Alternative Investment Management Association
Vineet Budhraja, Rui de Figueiredo, Janghoon Kim and Ryan Meredith
Citigroup Alternative Investments
Managed futures (or CTAs) is an alternative investment strategy characterised by its ability to take either long or short positions efficiently in a wide variety of global markets; by historically low correlations to both traditional and other alternative investment strategies; and by the potential to provide portfolio diversification.
In a fully diversified portfolio, any allocation to managed futures is determined by their potential for enhancing returns, reducing volatility and reducing downside risk.
In this paper, we discuss one aspect of managed futures returns: time-varying and market-varying correlations. We argue that one way of conceptualising managed futures is as an imperfect straddle on the equity markets—one with a higher average return but imperfect hedging.
Managed futures expressed as excess returns to cash
Because managed futures are an active asset management strategy with only a limited correlation to other asset classes, we believe their historical returns and potential future returns can be meaningfully expressed as excess returns to cash.
To demonstrate this, we first break down managed futures1 exposures into a market component and skill component. Beginning with a universe of 33 possible market exposures from 1990 to 2004 that include currency markets, correlations, volatilities, long market exposures, yields and spreads, we use forward stepwise regression to identify the most relevant market exposures in managed futures.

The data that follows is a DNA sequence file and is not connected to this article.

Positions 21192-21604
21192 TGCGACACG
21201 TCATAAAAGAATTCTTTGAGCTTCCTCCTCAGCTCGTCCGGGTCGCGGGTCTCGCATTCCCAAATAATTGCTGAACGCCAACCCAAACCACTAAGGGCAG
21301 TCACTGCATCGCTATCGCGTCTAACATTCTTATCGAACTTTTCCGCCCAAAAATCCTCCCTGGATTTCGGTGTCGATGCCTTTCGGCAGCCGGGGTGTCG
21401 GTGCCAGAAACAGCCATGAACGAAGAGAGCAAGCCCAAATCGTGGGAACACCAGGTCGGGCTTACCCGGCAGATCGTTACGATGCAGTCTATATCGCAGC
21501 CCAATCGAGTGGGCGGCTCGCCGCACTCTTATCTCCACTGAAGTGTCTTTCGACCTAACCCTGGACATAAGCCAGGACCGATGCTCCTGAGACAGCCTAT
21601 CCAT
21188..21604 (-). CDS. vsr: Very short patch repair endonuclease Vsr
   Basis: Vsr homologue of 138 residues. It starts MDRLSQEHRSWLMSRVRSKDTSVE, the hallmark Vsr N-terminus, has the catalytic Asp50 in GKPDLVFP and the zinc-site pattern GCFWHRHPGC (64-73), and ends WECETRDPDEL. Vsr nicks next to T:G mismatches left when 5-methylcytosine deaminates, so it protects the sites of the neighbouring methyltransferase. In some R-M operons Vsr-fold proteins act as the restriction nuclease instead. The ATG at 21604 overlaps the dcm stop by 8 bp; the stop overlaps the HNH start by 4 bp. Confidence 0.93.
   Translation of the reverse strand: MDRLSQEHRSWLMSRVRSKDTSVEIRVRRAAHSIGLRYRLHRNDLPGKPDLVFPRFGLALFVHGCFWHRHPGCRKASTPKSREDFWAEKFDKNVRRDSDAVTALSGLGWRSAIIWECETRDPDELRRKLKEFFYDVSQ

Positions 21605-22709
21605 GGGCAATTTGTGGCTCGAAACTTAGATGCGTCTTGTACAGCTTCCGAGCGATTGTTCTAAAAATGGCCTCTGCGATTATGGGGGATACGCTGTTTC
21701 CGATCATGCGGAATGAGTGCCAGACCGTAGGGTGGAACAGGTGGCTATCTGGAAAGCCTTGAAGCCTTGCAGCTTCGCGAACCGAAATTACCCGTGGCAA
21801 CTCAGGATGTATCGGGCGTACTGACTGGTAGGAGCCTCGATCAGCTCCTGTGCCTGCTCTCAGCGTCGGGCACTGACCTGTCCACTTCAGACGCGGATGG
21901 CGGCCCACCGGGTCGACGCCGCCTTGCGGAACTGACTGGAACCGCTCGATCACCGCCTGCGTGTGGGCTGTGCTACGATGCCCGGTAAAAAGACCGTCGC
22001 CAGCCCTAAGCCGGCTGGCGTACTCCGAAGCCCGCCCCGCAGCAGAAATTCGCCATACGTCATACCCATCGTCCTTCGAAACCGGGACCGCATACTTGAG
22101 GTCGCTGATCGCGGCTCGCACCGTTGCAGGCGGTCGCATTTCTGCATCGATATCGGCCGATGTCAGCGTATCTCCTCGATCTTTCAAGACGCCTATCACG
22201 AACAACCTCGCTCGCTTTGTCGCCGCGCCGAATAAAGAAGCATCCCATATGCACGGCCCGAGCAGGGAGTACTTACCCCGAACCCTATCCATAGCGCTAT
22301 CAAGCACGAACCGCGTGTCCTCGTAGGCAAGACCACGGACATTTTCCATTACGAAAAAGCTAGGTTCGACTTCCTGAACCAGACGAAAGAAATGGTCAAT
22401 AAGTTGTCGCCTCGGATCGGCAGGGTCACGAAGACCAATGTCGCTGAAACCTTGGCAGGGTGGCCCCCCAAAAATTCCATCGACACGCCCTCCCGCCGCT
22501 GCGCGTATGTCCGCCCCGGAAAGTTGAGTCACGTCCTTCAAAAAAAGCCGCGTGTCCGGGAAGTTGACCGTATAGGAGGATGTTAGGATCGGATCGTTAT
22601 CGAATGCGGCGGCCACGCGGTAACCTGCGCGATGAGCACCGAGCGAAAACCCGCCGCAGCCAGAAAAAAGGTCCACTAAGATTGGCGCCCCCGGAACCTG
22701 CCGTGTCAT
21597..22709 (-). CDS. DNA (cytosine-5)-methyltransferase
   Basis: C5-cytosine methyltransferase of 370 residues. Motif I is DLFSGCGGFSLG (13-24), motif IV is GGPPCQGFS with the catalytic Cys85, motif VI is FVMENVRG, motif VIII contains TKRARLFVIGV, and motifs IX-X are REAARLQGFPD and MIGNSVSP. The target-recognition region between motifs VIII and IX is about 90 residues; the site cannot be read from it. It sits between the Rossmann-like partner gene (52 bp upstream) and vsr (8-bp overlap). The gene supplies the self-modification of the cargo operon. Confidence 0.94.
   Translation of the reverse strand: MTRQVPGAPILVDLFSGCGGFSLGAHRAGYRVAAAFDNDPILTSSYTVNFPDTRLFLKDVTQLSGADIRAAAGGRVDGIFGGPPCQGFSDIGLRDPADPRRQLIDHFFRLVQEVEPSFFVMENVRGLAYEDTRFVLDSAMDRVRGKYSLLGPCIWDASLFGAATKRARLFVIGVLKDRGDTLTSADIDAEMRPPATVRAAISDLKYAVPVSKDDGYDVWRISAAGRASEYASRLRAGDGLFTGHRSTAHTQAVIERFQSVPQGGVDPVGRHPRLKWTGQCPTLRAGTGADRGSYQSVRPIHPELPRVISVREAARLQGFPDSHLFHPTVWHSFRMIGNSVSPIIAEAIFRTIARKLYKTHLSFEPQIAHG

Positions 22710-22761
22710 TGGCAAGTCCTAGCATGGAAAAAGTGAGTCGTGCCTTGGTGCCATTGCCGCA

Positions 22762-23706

Our analysis shows that the index had a negative exposure to movements in the dollar relative to a broad basket of global currencies. Consistent with the basic managed futures strategy of trend following, the data also indicate a positive relationship to momentum factors—in other words, the managers tend to buy securities which have recently risen in value and sell those that have recently lost value. There is a negative exposure to convertible bonds, which results from a combination of exposure to equity markets, bond markets and the optionality implied in convertible bonds. Finally, there is also positive exposure to US investment grade bond markets, with their characteristically inverse relationship to interest rates.
Figure 1: Historical Market Exposures
Source: CISDM, HFR
Data Period: 1990 to 2004
Perhaps most importantly, our model explains only 19% of the variation in managed futures returns. The remaining variations in performance cannot be attributed to measurable factors and, as is customary in financial economics, are attributed to the skill or choices that active managed futures managers apply in their trading strategies. What this means, in general, is that managed futures have largely been independent of market factors, a result that implies that broadly, managed futures returns are probably best expressed as a spread to cash.
Managed futures’ historical correlations
One potentially attractive aspect of managed futures is a relatively low level of historical correlation to traditional and alternative asset classes. For example, from 1980 to 2004, the correlation between the CISDM dollar-weighted managed futures index and the Russell 3000 was –0.03; the correlation between the CISDM and the Lehman Aggregate Bond Index was 0.07; the MSCI EAFE index –0.05; and the Goldman Sachs Commodity Index –0.01.